In theory, the digital age should make it easier to develop feminist publishing and distribution networks, but I don’t see it happening. There are some hopeful signs, though, like Twisted Road. Shade Mountain Press, committed to publishing literature by women, just released its third and fourth titles, and they’re every bit as good as its first two. But we need more more more — like resources for feminist self-publishers to develop and distribute their work to all the readers who are as hungry for feminist work as we were in the 1970s and ’80s but don’t know where to find it.

    Liked by 1 person

    1. Glenda Bailey-Mershon Avatar

      Well said, Susanna! And maybe we need to look at the state of Women’s Studies while we’re at it.

      Liked by 1 person

  3. Susanna J. Sturgis Avatar

    IMO this turn to “gender studies” is bad news for feminists and feminism, but that’s a whole other story. :-/ Something I took for granted in my bookselling days was the back-and-forthing between feminist academics and feminist grassroots activists and theorists. Sometimes they were the same people, but even when they weren’t, the thinking and agitating going on in women’s studies departments (and elsewhere in academia) was connected, often closely connected, to what was happening “on the ground.” At first feminist theory grew out of the feminist movement, not out of women’s studies departments — mainly because there hardly were any.

    We were speaking more or less the same language — which isn’t to say that class, classism, and privilege didn’t interfere, because they did, a lot. But if the academic writers and theorizers started getting too esoteric, they’d get called on it.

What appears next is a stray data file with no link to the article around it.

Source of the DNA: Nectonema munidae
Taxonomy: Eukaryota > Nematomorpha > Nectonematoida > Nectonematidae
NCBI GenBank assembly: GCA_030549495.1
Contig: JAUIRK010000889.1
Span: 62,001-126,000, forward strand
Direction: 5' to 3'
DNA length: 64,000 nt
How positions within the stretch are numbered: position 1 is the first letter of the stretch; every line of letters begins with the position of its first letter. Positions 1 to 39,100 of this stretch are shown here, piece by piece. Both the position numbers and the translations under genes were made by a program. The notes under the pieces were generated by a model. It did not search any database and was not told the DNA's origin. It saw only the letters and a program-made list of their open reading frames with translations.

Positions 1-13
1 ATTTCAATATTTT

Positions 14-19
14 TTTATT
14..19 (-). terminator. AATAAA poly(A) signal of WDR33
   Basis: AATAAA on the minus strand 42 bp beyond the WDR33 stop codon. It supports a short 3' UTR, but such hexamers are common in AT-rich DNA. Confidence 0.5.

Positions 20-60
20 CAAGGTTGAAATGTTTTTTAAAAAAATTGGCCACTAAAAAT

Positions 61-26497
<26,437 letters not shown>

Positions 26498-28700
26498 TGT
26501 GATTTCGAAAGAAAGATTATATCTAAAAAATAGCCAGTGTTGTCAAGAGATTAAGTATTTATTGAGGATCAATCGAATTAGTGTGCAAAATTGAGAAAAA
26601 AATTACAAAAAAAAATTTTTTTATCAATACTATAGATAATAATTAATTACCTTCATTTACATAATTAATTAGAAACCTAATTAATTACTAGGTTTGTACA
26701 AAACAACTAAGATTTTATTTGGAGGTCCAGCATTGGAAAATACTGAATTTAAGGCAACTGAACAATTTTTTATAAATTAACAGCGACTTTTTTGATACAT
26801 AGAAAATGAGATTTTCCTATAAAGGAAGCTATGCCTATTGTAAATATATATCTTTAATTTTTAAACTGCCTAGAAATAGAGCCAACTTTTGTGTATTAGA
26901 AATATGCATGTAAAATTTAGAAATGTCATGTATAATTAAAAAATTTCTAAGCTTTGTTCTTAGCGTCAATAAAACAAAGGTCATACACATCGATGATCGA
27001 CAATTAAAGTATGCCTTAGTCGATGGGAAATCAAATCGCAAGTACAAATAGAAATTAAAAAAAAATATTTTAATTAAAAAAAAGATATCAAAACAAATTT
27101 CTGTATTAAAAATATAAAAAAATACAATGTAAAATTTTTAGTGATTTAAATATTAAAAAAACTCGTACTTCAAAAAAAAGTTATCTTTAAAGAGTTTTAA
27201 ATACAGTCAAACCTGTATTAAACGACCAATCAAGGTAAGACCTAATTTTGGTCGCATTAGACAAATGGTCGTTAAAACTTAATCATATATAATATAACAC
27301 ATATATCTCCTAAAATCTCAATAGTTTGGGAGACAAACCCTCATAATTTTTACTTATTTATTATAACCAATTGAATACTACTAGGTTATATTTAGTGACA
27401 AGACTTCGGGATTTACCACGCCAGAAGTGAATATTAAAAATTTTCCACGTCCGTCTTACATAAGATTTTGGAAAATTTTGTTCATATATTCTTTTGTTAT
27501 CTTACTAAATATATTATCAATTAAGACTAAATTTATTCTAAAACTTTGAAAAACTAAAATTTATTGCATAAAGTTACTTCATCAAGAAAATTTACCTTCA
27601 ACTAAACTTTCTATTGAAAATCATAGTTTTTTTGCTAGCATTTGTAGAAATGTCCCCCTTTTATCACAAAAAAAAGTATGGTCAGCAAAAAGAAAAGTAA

There were big advantages to the reciprocal grassroots-academic relationship, like access to free meeting space, sometimes funds to pay speakers, that kind of thing. The Women in Print network was shoestring city, but we did a lot with what we had. Lots of “sweat equity” in those days.

    Liked by 1 person

  4. Glenda Bailey-Mershon Avatar

    I miss the Women in Print and all the great presses and bookstores we’ve lost. And, you’re right, Suzanne, the dialogue between academics and activists was electric and transformative. I am still pondering how the essay author could have been a Women’s Studies minor and not have understood that graduate school and after meant “tap dancing for the daddies” to use Sally Field’s excellent phrase. Perhaps something real has been lost in terms of consciousness raising. Several years ago, I met a recent MFA graduate who expressed how happy she was to be finished with her studies. When I asked her what she liked to write, a look of wonderment passed over her face. She had no idea, she said; no one had ever asked her that question before; she only knew how to write what her professors wanted. I imagine she and Professor Watkins could have an extensive conversation.


  5. Susanna J. Sturgis Avatar

    I came into my own as a writer in the Women in Print movement. Writing for off our backs, getting poems and essays published in the likes of Sinister Wisdom and Women: A Journal of Liberation and Lesbian Contradiction. I got the idea that I had a contribution to make and there were places that would publish what I wrote. I was right! Then that whole world pretty much disappeared, but I’ve still got the idea that I have a contribution to make, and that I shouldn’t have to tap-dance for the daddies to get it out there. (I never learned how to tap-dance for the daddies. My bad.)

    My brand-new review assignment from the Women’s Review of Books (maybe the last vestige of academic/grassroots collaboration) is titled The Feminist Bookstore Movement. The author is a former feminist bookseller; the publisher is a university press. I haven’t dared open it yet, but I will. I was recently contacted by a woman who’s writing a book about the women’s music movement/scene of the 1970s and ’80s. OMG, somebody else remembers what I remember! It really was real!


  6. Glenda Bailey-Mershon Avatar

    That’s a much needed book–I’ll wait for your review. The thing is, I think we all want “the mainstream” to move our way, and in many ways it has, but if women are still tap-dancing, there’s more to do.